Tuesday, December 9, 2008


In the horse training world, we have a technique called "sacking out" or "flagging." Basically, it's a form of desensitizing. When a horse if first presented with an unfamiliar object--say, a plastic grocery bag--he's likely to react with fear. This is a typical response from a prey species. The unknown is always potentially dangerous, so he'll roll back his eyes, tense up, snort, and shy away from the frightening stimulus, preparing to bolt to save his life. The trainer must then convince him that he is in no danger and get him to accept the object. This is can be accomplished in two ways. A poor trainer will manhandle the horse into submission by pinning him down and forcing the object upon him until he gives up fighting--the proverbial "breaking of the spirit." A kinder, more understanding trainer will unhurriedly allow the animal sniff the object, and then, little by little, will introduce it in other ways. The horse's body will be rubbed gently with the offending bag, and this will gradually progress until he is quite comfortable with its presence, even allowing it to be placed on his head like a hat. Although the motives are different, in both cases the result is the same. The horse will no longer react negatively to the appearance of said object. He has become desensitized to it.

This technique, however, is not specific to equines. It works equally well on human beings, and I think we have, as a culture, become extremely desensitized to the world around us. Things that should frighten (or, more aptly, appall us) have ceased to affect us at all. We turn a blind eye to violence and suffering. Why is this?
We are surrounded by images of this unappealing nature. Violent video games and TV shows have become our favorite entertainment. The news media constantly bombards us with stories of war, rape, murder, famine, and disease. In school, we are taught all about the horrors of inhumanity (how many tragically depressing books about the Holocaust alone did you have to read in high school?). As a result, we start to turn a blind eye to these tales and images of brutality. We pay attention only to the most shocking of stories. We accept that suffering is a natural and unavoidable part of life, so we don't concern ourselves worrying about it. It's out of our control, so we might as well ignore it, right? As a whole, I think we have lost our compassion.

On the one hand, this mindset certainly makes life easier to live. If you're only concerned about yourself and your own needs, you can get by a lot more efficiently. Plus, imagine how depressing and hopeless life would be if you were constantly sympathizing with, worrying about, and crying over all the tragedies of the world. That sort of existence would be nearly impossible, at least for me.

On the other hand, this selfishness is unhealthy, both for us and for our fellow humans (and, by extension, all creatures). We need to feel a little more, I think. We need to sympathize with our neighbors' plight. Although it may not always be possible, we should try to reach out and lend a helping hand. Volunteer. Donate. Spread the word about injustice. If nothing else, provide a shoulder to cry on. We can't allow ourselves to block out the suffering in the world. We need to open our eyes, get our fingers out of our ears, and stop screaming, "La la la!" Complacency and apathy are terrible crimes.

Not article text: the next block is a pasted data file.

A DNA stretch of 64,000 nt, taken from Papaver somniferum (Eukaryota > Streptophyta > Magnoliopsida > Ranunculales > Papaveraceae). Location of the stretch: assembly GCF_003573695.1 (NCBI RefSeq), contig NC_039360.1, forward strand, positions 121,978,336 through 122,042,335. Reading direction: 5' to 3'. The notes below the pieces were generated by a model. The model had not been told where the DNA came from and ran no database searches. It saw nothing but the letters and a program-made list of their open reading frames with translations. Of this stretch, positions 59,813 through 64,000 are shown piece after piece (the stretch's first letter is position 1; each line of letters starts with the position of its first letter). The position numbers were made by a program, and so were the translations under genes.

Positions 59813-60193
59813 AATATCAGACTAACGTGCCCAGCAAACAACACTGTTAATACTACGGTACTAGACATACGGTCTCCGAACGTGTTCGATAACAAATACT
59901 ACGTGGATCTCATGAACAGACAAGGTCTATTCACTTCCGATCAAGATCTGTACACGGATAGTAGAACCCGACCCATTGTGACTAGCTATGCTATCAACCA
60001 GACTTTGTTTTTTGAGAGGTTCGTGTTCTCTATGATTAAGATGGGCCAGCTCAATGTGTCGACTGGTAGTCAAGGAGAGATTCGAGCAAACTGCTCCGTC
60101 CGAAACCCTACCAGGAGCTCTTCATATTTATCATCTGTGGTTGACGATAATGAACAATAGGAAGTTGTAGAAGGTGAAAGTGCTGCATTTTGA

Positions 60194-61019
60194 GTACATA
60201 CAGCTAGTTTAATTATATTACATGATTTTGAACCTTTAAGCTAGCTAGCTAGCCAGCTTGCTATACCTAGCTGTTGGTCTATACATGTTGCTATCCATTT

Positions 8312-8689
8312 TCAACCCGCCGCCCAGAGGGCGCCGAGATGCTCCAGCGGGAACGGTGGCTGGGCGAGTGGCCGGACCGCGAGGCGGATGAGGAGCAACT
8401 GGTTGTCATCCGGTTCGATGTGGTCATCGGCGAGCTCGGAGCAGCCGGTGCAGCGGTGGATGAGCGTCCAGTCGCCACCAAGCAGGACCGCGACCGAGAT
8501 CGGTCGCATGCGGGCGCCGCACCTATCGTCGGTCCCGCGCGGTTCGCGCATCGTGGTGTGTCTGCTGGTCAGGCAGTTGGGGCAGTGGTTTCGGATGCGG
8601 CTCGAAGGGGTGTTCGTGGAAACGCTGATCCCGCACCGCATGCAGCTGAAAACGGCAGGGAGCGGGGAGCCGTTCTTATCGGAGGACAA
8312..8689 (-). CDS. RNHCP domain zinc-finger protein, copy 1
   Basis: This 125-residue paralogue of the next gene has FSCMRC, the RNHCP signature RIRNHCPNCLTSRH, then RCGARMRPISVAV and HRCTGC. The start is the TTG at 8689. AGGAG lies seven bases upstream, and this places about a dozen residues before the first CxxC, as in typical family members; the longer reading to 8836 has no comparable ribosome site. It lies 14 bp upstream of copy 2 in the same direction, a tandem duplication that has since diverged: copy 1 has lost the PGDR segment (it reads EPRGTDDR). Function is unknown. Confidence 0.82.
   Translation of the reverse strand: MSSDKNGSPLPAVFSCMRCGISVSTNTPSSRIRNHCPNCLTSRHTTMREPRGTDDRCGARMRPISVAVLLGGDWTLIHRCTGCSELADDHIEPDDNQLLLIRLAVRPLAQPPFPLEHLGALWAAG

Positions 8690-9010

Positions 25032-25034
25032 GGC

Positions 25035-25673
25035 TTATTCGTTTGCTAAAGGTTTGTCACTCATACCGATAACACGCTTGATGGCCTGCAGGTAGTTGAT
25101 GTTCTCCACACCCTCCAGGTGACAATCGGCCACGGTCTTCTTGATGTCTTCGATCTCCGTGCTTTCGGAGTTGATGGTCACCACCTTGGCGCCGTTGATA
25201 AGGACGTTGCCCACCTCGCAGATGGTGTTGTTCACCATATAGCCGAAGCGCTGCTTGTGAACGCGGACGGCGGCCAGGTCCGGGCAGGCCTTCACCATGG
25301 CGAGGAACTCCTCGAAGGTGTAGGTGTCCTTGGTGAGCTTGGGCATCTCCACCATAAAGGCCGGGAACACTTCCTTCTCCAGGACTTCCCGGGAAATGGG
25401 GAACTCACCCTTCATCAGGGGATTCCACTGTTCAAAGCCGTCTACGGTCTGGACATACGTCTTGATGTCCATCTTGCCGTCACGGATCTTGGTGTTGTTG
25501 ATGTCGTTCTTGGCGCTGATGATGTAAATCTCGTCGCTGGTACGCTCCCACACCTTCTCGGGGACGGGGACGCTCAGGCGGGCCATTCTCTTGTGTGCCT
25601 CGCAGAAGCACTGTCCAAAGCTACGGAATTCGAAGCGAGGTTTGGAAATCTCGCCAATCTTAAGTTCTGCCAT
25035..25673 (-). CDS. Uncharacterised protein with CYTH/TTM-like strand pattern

Heck, I'm as guilty as anyone else in this department. But admitting you have a problem is the first step to finding a cure, right? So, now what?


Mark said...

A tough question, to be sure. I think you're right: A desensitized culture is much more difficult to mobilize in support of some humanitarian idea. We're just too used it all.
My RA my freshman year kinda shocked me with his sensitivity. He wouldn't watch gory movies with us, and it kinda shocked me. I thought there was something to it, though, so I stopped watching those movies and started doing some meditation on pain and suffering (it's really amazing stuff. You should give it a whirl sometime). After a few months, I noticed myself not being able to watch the same movies and such in the same ways. I just get bothered by it now.
So I figured out how to transform myself, but society is a whole other question. I asked myself the other day what it would take to really, REALLY piss us off, you know? What would have to happen in before our generation would rise up and do something about it? How bad would it have to get? I don't know. We're an odd breed.

Mozart said...

Abortion is always a good conversation-starter. And an odd trend I've noticed is that people (or at least the younger generation) tend to get much more riled up about animal suffering than human suffering. I don't know why that is. Maybe because we see humans as brutal, powerful, and domineering (a side effect of the violence we're exposed to), while animals are helpless and innocent victims.